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How to Protect Yourself from Contracting the Whooping Cough

By Edited Feb 2, 2016 1 1

James Gathany

We got our childhood immunizations, assumed we were protected, and we got on with our lives. Little did we know that we could be facing an epidemic that we could fall victim to. Even if you diligently got your vaccines, you can still contract this contagious disease. If you are an adult, and you haven't received a booster shot, you are susceptible because your childhood immunizations are not as effective over time. Furthermore, the vaccinations are very effective, but they are not 100%. Unfortunately you can still get this disease after being vaccinated, but your risk are markedly decreased. Learn more about how to protect yourself from contracting the whooping cough now to decrease your risk .

What exactly is whooping cough? Pertussis, better known as whooping cough, is a highly contagious disease caused by the bacterium Bordetella Pertussis. It begins as a mild respiratory infection with the typical cough, runny nose, and itchy watery eyes. After about 2 weeks, it develops into a violent uncontrollable cough followed by the classic whoop sound that occurs during attempted inspiration.

It is hard to believe that in the US, this is the most commonly occurring and easily preventable disease that we have to deal with . It can be highly debilitating. Coughing fits can last for several months if contracted. The Chinese refer to it as the " 100 day cough." In children, this disease is serious and can be have devastating consequences. According to the CDC every 1 out of 5 infants with this infection develop pneumonia and in rare cases, 1 out of every 100 can die. Proper immunizations are crucial for protecting your child.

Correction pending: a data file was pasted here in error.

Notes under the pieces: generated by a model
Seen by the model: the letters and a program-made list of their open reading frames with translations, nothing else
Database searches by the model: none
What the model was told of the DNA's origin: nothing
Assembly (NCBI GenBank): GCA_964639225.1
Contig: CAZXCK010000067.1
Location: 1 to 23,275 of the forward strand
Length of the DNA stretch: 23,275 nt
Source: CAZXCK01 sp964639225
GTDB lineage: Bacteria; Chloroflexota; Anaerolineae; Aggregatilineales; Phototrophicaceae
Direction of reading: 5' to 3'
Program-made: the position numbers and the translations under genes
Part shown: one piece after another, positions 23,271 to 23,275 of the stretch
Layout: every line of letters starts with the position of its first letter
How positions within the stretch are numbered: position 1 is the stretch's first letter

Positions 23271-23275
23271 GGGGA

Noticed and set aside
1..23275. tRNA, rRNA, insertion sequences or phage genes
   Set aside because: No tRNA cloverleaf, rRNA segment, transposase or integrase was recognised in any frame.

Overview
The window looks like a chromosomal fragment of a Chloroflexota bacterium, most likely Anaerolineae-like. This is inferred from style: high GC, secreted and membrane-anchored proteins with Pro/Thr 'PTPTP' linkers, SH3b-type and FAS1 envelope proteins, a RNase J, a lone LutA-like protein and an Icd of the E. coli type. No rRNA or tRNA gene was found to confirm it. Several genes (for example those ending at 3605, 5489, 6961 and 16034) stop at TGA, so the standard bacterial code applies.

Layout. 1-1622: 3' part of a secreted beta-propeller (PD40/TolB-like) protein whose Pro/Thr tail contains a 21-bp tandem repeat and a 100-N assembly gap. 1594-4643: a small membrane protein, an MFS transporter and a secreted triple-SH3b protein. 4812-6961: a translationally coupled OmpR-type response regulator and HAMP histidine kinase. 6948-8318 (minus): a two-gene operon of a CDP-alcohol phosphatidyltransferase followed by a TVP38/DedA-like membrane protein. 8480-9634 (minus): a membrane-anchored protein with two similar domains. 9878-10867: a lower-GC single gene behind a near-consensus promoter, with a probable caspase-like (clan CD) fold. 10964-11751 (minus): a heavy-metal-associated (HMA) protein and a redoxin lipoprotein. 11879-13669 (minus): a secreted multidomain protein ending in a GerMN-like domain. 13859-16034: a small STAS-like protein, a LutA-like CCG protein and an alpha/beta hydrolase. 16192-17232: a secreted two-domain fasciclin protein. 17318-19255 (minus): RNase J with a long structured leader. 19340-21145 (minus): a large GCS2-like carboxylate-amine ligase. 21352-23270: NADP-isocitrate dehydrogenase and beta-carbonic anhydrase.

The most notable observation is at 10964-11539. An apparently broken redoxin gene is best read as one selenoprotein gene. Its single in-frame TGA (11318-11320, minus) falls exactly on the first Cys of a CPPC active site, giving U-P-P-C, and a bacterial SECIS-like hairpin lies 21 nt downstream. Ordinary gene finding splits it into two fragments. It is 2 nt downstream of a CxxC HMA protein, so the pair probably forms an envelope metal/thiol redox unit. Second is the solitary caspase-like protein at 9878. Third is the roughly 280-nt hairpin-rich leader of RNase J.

Immunizations should begin at about 2 months. Another dose should be given at 4 and 6 months. The next dose should be followed up in about the 16 month of life. The last in the series of 5 should be given before the child enters school. The recommended vaccine is known as DTaP and it contains the Tetanus and Diphtheria vaccines as well. Pre-teens should get the new booster known as Tdap. Adolescents, adults, and post partum moms should also receive this booster. Booster shots are now recommended every 10 years until about the age of 60 to provide continuous immunity. Some parents choose not to get their children vaccinated due to the possible serious side effects, whereas, others are concerned about their possible link to the development of Autism. Considering several state are experiencing an outbreak, including California, which is in the mist of a state-wide epidemic, parents should weigh the pros and cons very carefully. Just know that it is still around and it is back.

And as I reiterate, please practice proper hygiene. Practice good hand washing! Always cough into the bend of your elbow to trap germs and prevent them from also getting on your hand when you go to cover your mouth. How you protect yourself from contracting the whooping cough will dictate your chances of getting it. Be diligent in practicing good handwashing techniques, get your booster, and always cover your mouth when you cough.

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Comments

Sep 29, 2010 12:13am
southerngirl09
Thanks for sharing this valuable information.
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